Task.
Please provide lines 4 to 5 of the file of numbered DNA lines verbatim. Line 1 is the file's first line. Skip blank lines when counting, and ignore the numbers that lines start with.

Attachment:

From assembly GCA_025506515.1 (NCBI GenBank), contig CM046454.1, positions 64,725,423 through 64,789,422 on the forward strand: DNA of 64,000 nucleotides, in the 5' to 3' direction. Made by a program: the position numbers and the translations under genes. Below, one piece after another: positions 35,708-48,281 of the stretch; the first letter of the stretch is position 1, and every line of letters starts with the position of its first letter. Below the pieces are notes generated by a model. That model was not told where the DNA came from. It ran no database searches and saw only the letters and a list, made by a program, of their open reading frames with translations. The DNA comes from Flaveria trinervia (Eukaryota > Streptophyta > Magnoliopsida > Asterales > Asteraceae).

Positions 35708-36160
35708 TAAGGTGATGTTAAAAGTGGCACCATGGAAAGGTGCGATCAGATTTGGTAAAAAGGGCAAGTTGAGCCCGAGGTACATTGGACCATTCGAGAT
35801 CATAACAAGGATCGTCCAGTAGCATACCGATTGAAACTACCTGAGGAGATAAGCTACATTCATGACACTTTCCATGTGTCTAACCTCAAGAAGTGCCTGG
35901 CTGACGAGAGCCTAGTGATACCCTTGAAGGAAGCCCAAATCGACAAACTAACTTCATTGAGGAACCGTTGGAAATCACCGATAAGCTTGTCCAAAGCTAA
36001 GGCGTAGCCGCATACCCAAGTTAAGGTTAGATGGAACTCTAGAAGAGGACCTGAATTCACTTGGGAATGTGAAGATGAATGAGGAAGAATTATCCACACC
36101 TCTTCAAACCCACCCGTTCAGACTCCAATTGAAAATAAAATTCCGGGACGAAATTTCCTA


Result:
35801 CATAACAAGGATCGTCCAGTAGCATACCGATTGAAACTACCTGAGGAGATAAGCTACATTCATGACACTTTCCATGTGTCTAACCTCAAGAAGTGCCTGG
35901 CTGACGAGAGCCTAGTGATACCCTTGAAGGAAGCCCAAATCGACAAACTAACTTCATTGAGGAACCGTTGGAAATCACCGATAAGCTTGTCCAAAGCTAA